TWO Palestinians died in Gaza waiting for the Home Office to waive or defer UK visa fingerprint rules so they could be reunited with their families.

In most circumstances, when someone applies for a long-term UK visa outside of the UK, they need to give their biometrics – fingerprints and a photograph – at a visa application centre (VAC) for security reasons.

Given there is no functioning visa centre in Gaza, 157 Palestinians asked for an exemption – either for the rules to be waived or pre-determined – meaning fingerprints can be taken at an interim visa centre such as the one in Egypt.

But none of their applications were approved by the Home Office between October 7 and February 29 according to a letter from the Government Legal Department – which the Sunday National has seen.

READ MORE: Humza Yousaf backs campaign calling for UK family reunion scheme for Palestinians

During that time, two people who had applied for a family reunion visa “sadly passed away”, according to the letter.

Of the remaining 128 people who asked the Home Office for a visa to reunite with their families, 113 were rejected, 11 withdrawn and four were still outstanding.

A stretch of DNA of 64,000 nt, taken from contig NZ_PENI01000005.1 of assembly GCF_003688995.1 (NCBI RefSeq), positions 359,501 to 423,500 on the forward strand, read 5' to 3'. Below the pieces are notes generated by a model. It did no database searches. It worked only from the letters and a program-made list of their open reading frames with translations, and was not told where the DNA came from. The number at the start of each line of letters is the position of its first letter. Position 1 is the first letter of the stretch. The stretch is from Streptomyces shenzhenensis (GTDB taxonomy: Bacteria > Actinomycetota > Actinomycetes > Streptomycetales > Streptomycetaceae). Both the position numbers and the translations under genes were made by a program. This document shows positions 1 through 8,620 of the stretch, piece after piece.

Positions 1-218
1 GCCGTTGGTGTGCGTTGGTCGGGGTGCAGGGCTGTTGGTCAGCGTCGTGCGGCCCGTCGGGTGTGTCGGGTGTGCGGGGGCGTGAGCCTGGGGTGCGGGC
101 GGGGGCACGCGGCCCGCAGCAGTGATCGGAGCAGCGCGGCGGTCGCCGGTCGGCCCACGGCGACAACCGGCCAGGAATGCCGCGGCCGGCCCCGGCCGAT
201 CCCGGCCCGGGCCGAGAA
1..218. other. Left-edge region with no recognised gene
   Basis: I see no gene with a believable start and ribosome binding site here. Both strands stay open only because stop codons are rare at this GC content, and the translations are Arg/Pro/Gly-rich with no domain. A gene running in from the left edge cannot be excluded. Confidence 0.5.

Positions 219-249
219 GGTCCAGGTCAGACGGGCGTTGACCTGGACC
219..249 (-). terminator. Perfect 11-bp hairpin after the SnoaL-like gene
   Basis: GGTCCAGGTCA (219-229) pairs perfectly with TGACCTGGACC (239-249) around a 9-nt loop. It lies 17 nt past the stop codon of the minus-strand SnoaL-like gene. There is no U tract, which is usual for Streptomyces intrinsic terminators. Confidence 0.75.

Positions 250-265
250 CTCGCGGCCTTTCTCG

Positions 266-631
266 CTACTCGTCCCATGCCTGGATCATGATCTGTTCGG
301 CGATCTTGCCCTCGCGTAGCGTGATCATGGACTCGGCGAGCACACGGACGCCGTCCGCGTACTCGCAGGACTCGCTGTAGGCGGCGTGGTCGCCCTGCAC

A further 27 applications using different visa schemes – including the Ukraine Family Scheme – were rejected for the same reason or were still outstanding at the time.

In fact, the Home Office refused to grant a visa fingerprint waiver despite Israel’s war on Gaza until forced to under court order after a successful case brought by a Palestinian refugee.

The National: A view of signage for the Home Office (Kirsty O’Connor/PA)

The judgment from London’s Upper Tribunal Immigration and Asylum Chamber on March 10 said the Home Office's refusal to exempt the man’s wife and children from giving fingerprints was "disproportionate" given their "particular circumstances".

It also said the decision was in breach of the right to respect for private and family life stipulated in Article 8 of the European Convention on Human Rights.

It is unclear how many more visas (if any) have been granted since. The Home Office has been approached for an update.

'Time is an important factor for people in Gaza'

“ANY of us could have been in the same situation,” said Hadil, a Palestinian refugee living with her partner and children in Dundee.

She told the Sunday National that she made an application in December for the Home Office to waive or defer fingerprint rules for her mother and four siblings.

After two “very stressful” and “very painful” months, the Home Office rejected the application.

In the letter, Hadil (below with her parents) said the Home Office also deemed her family were “not under immediate danger”.

The National:

“How can you judge? I gave a lot of evidence, a report of my family situation and - of course, it's very evident on TV - the genocide that’s going on,” she said.

“And you are saying we are not under immediate danger and we are not a target?”

She added: “It’s really frustrating and disappointing. Also, time is a very important factor for people in Gaza.”